SEC Adopts Long-Awaited Final Climate Disclosure Rules

Time 23 Minute Read
March 21, 2024
Legal Update

On March 6, 2024, by a party-line vote of 3-2, the US Securities and Exchange Commission (SEC) adopted final rules (entitled “The Enhancement and Standardization of Climate-Related Disclosures for Investors”) requiring most public companies to disclose climate-related information in registration statements and annual reports filed with the SEC. The SEC first proposed climate disclosure rules in March 2022, and the proposal has been a source of much debate and controversy, generating over 24,000 comment letters, more than any regulation in the history of the SEC.

Signaling the controversial nature of the SEC’s action, multiple lawsuits challenging the new rules have already been filed in a number of different federal circuit courts of appeals. Several of the cases were filed in the U.S. Court of Appeals for the Fifth Circuit, which on March 15 granted, in a one-sentence order, a request for an administrative stay of the rules. Because the rules were challenged in so many courts, the stay is likely to remain in effect at least until a decision is made as to which court will hear the consolidated challenges to the rules. The wide-ranging litigation is not expected to be resolved before January 1, 2025, when, if a stay is not in place, certain large companies will be required to begin tracking information for disclosure.

Running almost 900 pages in length, the final rules purportedly aim to provide investors with consistent, comparable and reliable information about the financial effects of climate-related risks on a company’s business, as well as information about how the company manages those risks. At their core, the final rules impose a host of new qualitative and quantitative climate-related disclosure requirements on most public companies, including with respect to:

  • Material climate-related risks as well as any governance and processes used by the company to manage climate-related risks;
  • Material climate-related targets or goals, plans for achieving targets or goals and annual progress against targets or goals;
  • Material expenditures directly resulting from activities to mitigate climate-related risks as well as transition plans and targets or goals;
  • Scope 1 emissions (direct emissions) and Scope 2 emissions (emissions associated with energy purchases) when those emissions are material to a company as well as an attestation report with respect to those emissions; and
  • Financial statement footnote disclosures on expenditures resulting from severe weather events and other natural conditions.

Similar to the proposed rules, the final rules use certain concepts and elements of pre-existing voluntary reporting frameworks (namely, the recommendations of the Task Force on Climate-Related Financial Disclosures (TCFD) and the Greenhouse Gas Protocol). The adopting release states that adopting a rule that uses similar definitions and is based on the TCFD will assist in standardizing climate-related risk disclosure and help elicit more consistent, comparable and useful information for investors, as well as limiting the reporting burden on companies, as many companies are already familiar with and provide disclosure based on the TCFD framework. At the same time, the adopting release also recognizes that the final rules diverge from both frameworks in certain respects to achieve the SEC’s goals of investor protection and capital formation.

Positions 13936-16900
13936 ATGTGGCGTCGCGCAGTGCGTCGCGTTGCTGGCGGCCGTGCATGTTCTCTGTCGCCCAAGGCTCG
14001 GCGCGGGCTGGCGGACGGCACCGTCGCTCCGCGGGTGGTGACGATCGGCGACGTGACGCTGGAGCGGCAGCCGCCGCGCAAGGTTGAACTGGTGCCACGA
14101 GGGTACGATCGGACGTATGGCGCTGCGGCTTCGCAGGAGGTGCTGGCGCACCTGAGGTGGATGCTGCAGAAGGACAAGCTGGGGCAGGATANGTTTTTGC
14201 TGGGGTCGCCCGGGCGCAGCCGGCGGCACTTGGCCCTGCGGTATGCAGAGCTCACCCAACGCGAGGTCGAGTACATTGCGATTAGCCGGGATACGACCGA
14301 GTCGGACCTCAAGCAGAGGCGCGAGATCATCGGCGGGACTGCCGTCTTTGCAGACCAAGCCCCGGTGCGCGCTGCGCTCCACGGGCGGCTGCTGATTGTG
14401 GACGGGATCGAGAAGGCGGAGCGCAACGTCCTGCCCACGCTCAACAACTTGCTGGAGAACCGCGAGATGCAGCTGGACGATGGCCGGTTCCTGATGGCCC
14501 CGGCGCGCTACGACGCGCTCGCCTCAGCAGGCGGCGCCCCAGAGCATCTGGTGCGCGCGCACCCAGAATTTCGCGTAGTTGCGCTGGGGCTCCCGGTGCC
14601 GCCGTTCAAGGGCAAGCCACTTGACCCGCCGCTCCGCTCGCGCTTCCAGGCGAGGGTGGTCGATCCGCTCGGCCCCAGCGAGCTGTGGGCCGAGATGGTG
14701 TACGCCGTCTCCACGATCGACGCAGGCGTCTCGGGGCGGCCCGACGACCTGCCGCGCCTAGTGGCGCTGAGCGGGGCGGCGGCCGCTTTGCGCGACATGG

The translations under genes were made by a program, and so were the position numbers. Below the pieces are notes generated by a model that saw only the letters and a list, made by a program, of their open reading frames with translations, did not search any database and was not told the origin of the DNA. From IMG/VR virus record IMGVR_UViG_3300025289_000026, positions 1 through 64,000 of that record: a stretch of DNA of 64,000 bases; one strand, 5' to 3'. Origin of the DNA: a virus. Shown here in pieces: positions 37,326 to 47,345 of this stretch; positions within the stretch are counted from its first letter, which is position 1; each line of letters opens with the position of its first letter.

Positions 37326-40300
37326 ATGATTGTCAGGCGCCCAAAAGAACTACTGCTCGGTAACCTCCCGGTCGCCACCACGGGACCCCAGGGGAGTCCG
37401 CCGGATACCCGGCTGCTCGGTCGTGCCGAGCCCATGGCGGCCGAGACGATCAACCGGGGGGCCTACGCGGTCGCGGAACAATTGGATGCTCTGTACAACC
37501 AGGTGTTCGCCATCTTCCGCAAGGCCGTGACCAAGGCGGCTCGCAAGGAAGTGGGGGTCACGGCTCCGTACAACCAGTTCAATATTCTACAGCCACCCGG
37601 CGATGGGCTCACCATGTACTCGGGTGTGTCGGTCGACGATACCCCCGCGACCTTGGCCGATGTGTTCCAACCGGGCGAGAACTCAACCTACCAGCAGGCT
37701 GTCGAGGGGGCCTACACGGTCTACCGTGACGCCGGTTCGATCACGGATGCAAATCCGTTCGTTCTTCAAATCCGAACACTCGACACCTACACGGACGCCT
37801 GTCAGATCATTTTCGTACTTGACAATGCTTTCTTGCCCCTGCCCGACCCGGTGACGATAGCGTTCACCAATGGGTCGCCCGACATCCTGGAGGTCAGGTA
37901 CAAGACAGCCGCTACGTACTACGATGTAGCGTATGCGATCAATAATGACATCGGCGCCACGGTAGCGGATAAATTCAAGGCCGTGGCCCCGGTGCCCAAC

While certain aspects of the final rules are consistent with the proposal, the SEC made several notable changes in the final rules, both by excluding major provisions and including new rule elements, to address the tremendous number of public comments received on the proposal. One significant change from the proposal is the elimination of the requirement to report Scope 3 emissions (indirect emissions in the upstream and downstream activities of a company’s value chain), which was arguably the most controversial aspect of the proposed rule, in part due to concerns about the availability and reliability of the underlying data for Scope 3 emissions. Other notable departures from the proposal include:

  • Adding a materiality qualifier to certain climate-related disclosures, including, for example, disclosures regarding impacts of climate-related risks and Scope 1 and Scope 2 emissions, which was intended to address concerns that the proposed rule would result in the disclosure of large amounts of immaterial information;
  • Narrowing the applicability of certain disclosure requirements for smaller companies, such as exempting smaller reporting companies, or SRCs (which generally include public companies with a public float of less than $250 million or annual revenue of less than $100 million, and that meet other SEC reporting criteria), and emerging growth companies, or EGCs (which generally include public companies that completed an initial public offering fewer than five years ago, have revenue less than $1.235 billion, and meet other SEC reporting criteria), from the Scope 1 and Scope 2 emissions disclosure requirement and related attestation requirement;
  • Permitting larger companies whose Scope 1 and/or Scope 2 emissions are material to delay this disclosure until the quarterly report on Form 10-Q for the second fiscal quarter in the fiscal year immediately following the year to which the information relates;
  • Scaling back the financial statement disclosure requirements, including removing the requirement to disclose the impact of severe weather events and other natural conditions and transition activities on each line item of a company’s consolidated financial statements, which was another area of significant controversy in the proposal; and
  • Phasing in compliance over longer periods of time.